`Empire', `Smoothee', `Jonagold', and `Rome Beauty' apple cultivars (CV) on five size-controlling rootstocks, Bud.9, M.9 EMLA, M.26 EMLA, Mark, and Ott.3, were planted in Fayetteville, Ark., in 1990 as a complete block design with six replications. Although interactions for several growth variables were observed in 1990–93, there were no cultivar–rootstock interactions in 1994, 1995, or for cumulative yield. After six seasons' growth, CV did not significantly affect any growth variable. Trees on M.26 and M.9 were the largest, while trees on Mark were significantly smaller for both tree height and TCA; trees on Ott.3 and Bud.9 were intermediate. `Smoothee' had the greatest cumulative yield, while both `Jonagold' and `Rome Beauty' had significantly less; `Empire' yield was intermediate. Trees on Ott.3 and M.26 had larger cumulative yields than other stocks, which were all similar. Trees on Mark had the greatest yield/TCA, while M.9 and M.26 had the least yield/TCA; Ott.3 and B.9 were intermediate. Trees on Mark had very high levels of foliar Mn and exhibited symptoms of Mn-induced internal bark necrosis.
Curt R. Rom and R. Andy Allen
Curt R. Rom, R. Andy Allen, and Bryan Blackburn
The Arkansas tree fruit research program has a history of involvement in rootstock development. The elements of rootstock development are rootstock cultivar testing and rootstock breeding and evaluation. Research is focused on apple and peach rootstocks. Rootstock testing is done in conjunction with the NC-140 cooperative uniform rootstock research project. Currently, there are 10 NC-140 trials in progress for apples, peaches, pears, and cherry rootstocks in Arkansas. The Arkansas rootstock breeding projects were established in the early 1970s as components of the fruit breeding program. The objectives are to develop apple and peach rootstocks which are adaptable to the Arkansas edaphic and adaphic conditions, have size control, have some degree of pest resistance, and are efficient in production. To date, 92 apple rootstock selections have been made and 41 are still in early evaluation for propagation and growth characteristics, while 56 peach rootstocks have been selected and are in early evaluation. Arkansas apple rootstocks selections are sequentially numbered with numbers preceded by AAR (ex: AAR-92). Peach rootstocks selections are numbered with numbers preceded by APR. Data from 2 NC-140 apple rootstock trials were presented and discussed.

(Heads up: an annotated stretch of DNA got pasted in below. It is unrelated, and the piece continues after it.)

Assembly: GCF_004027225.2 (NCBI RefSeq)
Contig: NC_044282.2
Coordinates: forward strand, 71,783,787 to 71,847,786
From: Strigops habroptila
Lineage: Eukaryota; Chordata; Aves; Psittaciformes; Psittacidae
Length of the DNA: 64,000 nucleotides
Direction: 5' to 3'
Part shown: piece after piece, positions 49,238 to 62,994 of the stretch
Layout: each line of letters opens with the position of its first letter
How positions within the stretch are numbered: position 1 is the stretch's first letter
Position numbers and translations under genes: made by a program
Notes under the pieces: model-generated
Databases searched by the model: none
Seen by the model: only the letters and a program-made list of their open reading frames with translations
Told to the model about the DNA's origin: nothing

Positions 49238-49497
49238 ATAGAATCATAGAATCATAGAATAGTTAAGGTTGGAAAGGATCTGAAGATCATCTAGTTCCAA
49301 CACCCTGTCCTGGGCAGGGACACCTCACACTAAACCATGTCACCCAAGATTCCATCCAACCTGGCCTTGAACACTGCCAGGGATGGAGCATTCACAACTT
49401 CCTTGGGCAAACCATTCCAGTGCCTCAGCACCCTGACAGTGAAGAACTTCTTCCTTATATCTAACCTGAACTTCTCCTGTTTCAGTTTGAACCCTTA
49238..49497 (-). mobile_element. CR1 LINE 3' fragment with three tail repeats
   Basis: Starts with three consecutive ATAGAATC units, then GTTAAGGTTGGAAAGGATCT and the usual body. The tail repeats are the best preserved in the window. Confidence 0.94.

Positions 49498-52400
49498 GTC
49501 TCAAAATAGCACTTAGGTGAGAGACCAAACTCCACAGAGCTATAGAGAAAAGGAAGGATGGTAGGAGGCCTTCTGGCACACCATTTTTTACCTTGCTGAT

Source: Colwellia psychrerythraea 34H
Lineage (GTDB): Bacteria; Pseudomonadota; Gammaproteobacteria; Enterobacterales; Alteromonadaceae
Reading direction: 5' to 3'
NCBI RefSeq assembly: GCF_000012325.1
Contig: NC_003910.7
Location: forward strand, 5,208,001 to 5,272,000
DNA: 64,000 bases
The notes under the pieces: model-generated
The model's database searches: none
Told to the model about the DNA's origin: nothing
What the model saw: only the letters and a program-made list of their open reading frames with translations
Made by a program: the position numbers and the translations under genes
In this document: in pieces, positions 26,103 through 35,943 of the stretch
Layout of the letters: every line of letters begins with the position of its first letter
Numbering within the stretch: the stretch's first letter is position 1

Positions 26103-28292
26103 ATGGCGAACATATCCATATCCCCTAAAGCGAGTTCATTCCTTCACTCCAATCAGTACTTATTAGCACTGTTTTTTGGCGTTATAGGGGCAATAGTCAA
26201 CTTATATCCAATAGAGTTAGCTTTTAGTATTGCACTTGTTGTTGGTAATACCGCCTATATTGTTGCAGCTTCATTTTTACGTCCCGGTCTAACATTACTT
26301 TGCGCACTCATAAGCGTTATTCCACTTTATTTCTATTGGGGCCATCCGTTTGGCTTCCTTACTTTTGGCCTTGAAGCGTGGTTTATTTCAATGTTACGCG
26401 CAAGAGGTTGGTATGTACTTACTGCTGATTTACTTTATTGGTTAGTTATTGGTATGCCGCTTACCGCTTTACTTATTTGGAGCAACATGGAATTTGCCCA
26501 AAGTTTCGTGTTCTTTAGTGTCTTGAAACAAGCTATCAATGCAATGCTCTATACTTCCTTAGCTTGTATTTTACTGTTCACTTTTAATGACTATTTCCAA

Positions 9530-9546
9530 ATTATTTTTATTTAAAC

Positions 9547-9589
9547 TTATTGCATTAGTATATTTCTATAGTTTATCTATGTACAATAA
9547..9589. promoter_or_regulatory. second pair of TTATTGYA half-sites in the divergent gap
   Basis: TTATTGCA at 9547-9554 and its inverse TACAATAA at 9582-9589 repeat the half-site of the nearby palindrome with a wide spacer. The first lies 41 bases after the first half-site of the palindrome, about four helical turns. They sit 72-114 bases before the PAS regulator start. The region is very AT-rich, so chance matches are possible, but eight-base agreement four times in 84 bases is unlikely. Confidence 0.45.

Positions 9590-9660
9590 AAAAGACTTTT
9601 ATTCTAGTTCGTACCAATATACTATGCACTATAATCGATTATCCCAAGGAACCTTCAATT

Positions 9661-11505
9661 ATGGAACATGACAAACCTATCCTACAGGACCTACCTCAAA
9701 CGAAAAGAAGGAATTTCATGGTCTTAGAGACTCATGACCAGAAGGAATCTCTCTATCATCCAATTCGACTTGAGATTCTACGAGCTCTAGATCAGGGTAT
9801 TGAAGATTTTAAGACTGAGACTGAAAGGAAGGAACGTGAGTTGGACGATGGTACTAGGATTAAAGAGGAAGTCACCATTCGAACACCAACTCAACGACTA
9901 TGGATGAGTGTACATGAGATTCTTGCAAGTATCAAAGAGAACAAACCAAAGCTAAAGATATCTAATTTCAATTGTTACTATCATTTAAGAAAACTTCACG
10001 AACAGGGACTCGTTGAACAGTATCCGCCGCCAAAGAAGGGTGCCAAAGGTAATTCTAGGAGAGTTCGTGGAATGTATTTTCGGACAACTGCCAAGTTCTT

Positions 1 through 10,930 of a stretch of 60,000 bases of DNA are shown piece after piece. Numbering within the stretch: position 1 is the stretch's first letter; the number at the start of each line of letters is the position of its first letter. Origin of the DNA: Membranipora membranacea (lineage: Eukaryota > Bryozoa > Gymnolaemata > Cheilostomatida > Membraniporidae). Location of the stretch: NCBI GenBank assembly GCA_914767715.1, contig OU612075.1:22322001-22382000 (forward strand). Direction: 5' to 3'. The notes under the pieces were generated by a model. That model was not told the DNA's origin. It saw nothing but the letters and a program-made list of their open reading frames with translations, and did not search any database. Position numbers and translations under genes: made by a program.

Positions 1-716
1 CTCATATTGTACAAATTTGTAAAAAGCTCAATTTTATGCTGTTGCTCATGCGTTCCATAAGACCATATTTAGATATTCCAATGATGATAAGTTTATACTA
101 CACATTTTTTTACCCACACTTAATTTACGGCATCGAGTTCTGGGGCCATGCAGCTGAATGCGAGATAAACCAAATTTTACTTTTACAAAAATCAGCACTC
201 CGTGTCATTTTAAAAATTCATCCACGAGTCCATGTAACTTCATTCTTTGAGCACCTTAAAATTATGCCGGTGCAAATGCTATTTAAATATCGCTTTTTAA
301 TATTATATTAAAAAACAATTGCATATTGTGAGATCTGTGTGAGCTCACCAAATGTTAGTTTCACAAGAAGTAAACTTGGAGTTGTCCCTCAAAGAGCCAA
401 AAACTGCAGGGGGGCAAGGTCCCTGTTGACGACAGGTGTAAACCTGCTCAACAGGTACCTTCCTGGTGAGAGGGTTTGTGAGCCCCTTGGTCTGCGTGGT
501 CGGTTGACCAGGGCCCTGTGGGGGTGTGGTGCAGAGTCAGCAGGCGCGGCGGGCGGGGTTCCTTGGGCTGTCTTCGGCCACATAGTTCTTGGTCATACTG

Curt R. Rom, R. Andy Allen, Donn T. Johnson, and Ronald McNew
The NE-183 project was established in 1993 and the first trial planted in 1995 with the objective of evaluating new apple cultivars for horticultural, pest and disease resistance, and qualitative characteristics. Arkansas (AR) is the southernmost location for the initial planting. The following cultivars are in AR trial: `Arlet', `Braeburn', `Cameo', `Creston', `Enterprise', `Fortune', `Fuji', `Gala Supreme', `Ginger Gold', `GoldCrisp', `Golden Delicious', `Golden Supreme', `Goldrush', `Honeycrisp', `NY75414-1', `Orin', `Pristine', `Sansa', `Shizuka', `Suncrisp', `Sunrise', and `Yataka'. Bloom of `Braeburn', `Yataka', `Orin', `Gold Supreme', `Fortune', and `Enterprise' were early and may be exposed to annual spring frosts. The following cultivars ripened in July or August and may be too early for southern markets: `Pristine', `Sunrise', `Sansa', `Ginger Gold', `Arlet', `Honeycrisp', `Golden Supreme', and `Orin'. The following cultivars were very precocious and had yields >7.5 kg/tree in the third growing season: `Fuji', `Enterprise', `Creston', `Golden Delicious', `Ginger Gold', `Suncrisp', and `Goldrush'.